By Kent Larsen
BYU Suspends Two 'Chaste' Homosexuals
PROVO, UTAH -- Two men suspended for homosexuality by BYU criticized
their suspensions in a Salt Lake Tribune article today. Richard
"Ricky" Escoto and Matthew Grierson claim that they were suspended
despite refraining from sexual encounters and say BYU chose to
believe in alleged romantic encounters that they deny. BYU's
suspension letters specify incidents in which both men allegedly had
amorous contact with other men, or visited homosexual internet chat
Escoto says that he felt that the LDS Church's position on
homosexuality was benevolent, and thought he was keeping the rules,
"I figured as long as I remained chaste the church would welcome me."
But, he says, he confided in a roommate about his "same sex issues"
and was soon called into BYU's Honor Code Office and confronted with
charges that he received gifts from other men, visited gay-oreinted
chat rooms, went on dates with other men and was discovered "making
out" with a man. Escoto denies all the charges but the Honor Code
Office chose to believe roommates that Escoto calls "bigoted." "Their
official stance is that they don't need further proof. They just need
to determine it to be more probable or not."
Grierson withdrew from BYU, giving up a full academic scholarship,
rather than face a two-semester suspension like Escoto. He was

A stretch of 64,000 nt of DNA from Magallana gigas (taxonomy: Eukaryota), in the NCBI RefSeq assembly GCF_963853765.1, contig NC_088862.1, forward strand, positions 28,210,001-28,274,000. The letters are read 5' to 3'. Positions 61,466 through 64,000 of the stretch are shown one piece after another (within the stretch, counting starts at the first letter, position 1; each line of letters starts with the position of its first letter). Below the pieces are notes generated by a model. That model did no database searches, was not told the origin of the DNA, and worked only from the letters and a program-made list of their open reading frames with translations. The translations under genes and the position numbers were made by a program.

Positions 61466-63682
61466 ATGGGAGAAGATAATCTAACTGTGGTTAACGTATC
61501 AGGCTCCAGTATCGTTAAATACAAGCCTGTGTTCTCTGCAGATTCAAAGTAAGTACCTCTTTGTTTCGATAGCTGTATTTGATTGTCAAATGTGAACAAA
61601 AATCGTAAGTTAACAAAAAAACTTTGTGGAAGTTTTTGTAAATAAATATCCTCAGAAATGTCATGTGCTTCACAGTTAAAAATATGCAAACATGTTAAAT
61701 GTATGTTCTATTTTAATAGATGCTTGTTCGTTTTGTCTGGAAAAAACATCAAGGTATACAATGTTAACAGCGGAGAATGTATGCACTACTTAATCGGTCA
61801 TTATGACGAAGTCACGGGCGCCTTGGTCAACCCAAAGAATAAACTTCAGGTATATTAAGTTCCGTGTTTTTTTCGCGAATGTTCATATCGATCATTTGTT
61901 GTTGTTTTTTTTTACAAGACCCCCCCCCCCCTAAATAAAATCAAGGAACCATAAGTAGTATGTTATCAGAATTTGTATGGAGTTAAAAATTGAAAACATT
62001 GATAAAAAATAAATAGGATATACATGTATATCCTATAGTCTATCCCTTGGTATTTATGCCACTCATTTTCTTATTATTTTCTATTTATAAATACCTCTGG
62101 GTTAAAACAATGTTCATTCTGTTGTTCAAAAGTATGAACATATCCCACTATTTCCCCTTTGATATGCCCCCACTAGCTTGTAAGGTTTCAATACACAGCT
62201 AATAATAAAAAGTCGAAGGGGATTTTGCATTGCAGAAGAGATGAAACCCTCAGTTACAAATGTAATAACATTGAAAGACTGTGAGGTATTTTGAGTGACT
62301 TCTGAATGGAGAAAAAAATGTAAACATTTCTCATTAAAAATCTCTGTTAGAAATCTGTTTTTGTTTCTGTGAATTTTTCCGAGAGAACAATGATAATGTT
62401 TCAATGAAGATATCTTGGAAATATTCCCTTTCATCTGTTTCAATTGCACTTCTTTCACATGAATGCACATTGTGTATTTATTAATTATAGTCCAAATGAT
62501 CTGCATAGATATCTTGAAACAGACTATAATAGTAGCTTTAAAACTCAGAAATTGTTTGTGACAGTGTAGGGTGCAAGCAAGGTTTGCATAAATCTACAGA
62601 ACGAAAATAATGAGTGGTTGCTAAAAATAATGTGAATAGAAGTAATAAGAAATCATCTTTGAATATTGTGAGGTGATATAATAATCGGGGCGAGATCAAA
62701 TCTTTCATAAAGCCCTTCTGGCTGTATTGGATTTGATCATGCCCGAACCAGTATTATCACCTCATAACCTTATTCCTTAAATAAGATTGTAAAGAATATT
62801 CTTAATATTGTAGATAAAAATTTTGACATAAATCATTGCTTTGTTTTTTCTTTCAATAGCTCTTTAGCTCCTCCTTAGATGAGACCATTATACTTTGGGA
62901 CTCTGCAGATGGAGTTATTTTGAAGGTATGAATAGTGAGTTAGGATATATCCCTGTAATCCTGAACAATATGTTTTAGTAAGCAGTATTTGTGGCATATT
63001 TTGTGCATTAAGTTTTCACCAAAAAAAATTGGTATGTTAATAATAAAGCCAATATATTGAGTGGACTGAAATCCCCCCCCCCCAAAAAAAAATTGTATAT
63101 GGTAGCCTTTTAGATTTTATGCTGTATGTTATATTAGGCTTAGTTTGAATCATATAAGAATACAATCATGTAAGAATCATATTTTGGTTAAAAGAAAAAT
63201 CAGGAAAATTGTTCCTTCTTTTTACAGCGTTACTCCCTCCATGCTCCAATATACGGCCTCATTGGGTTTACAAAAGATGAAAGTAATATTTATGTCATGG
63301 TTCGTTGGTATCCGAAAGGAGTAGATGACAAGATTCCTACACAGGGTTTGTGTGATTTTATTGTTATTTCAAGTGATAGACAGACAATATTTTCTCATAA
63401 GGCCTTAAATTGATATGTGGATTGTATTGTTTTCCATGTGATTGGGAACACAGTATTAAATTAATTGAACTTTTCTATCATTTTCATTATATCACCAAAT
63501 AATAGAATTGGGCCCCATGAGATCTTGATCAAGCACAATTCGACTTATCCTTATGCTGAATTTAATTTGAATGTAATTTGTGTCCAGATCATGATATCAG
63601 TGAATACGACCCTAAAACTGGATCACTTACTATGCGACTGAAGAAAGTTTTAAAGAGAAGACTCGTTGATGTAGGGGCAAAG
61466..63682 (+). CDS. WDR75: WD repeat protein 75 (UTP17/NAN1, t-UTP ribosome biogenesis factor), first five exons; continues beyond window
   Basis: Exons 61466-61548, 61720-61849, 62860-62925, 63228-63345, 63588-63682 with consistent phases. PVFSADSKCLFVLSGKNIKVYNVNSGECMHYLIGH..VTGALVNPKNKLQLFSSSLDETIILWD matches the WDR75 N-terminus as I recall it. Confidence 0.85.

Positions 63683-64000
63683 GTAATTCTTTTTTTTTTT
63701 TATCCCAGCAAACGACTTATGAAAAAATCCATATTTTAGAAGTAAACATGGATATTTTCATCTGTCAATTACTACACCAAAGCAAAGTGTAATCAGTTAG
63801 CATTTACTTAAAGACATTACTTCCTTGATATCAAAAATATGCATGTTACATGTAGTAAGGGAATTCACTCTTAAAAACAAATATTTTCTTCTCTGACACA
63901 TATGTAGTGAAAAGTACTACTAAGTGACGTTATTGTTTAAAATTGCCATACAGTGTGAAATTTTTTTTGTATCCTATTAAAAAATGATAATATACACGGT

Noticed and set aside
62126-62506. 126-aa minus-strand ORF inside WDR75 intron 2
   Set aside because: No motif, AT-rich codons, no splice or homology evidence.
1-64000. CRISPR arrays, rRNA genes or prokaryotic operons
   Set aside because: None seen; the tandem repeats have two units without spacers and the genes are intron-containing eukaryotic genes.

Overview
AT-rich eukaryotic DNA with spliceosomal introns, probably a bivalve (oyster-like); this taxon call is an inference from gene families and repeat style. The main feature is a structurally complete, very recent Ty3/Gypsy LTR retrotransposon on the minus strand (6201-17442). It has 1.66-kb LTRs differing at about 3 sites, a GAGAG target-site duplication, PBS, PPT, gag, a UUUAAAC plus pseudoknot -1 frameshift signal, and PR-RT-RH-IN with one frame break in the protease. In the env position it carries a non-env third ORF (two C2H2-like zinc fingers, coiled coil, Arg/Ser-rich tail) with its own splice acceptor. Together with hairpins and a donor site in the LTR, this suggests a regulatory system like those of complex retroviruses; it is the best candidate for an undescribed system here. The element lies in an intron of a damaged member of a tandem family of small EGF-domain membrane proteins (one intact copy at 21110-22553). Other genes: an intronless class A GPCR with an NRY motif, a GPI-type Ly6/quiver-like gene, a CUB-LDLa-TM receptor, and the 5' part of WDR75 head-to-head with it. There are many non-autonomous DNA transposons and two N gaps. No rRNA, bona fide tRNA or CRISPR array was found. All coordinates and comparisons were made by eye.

accused of kissing a man on campus and of holding a man's hand at a
Provo mall, but he admits only to the latter. BYU would not release
details of either man's case, nor comment on them, citing privacy
laws and University policy.
The suspension letters sent to both men make it clear that BYU's view
of behavior that violates the honor code is much more strict than
they understood. The letters demand tha the men refrain from
"inappropriate same-sex behavior, including but not limited to
dating, holding hands, kissing, romantic touching, showering,
clubbing, etc., as well as regular association with homosexual men."
In addition, the letters require that the men meet with approved
counselors and meet regularly with religious leaders. The letters
also remind the men that it is "inappropriate for a BYU student to
advocate for the [homosexual] lifestyle, speak or write papers for
public consumption, demonstrate in a public forum, or advertise your
same-sex preference in any other public way."
BYU Brass Suspend Two Gays
Salt Lake Tribune 29Mar01 D3
By Kirsten Stewart: Salt Lake Tribune
2 gay students at Y. are forced to leave
Deseret News (AP) 29Mar01 D2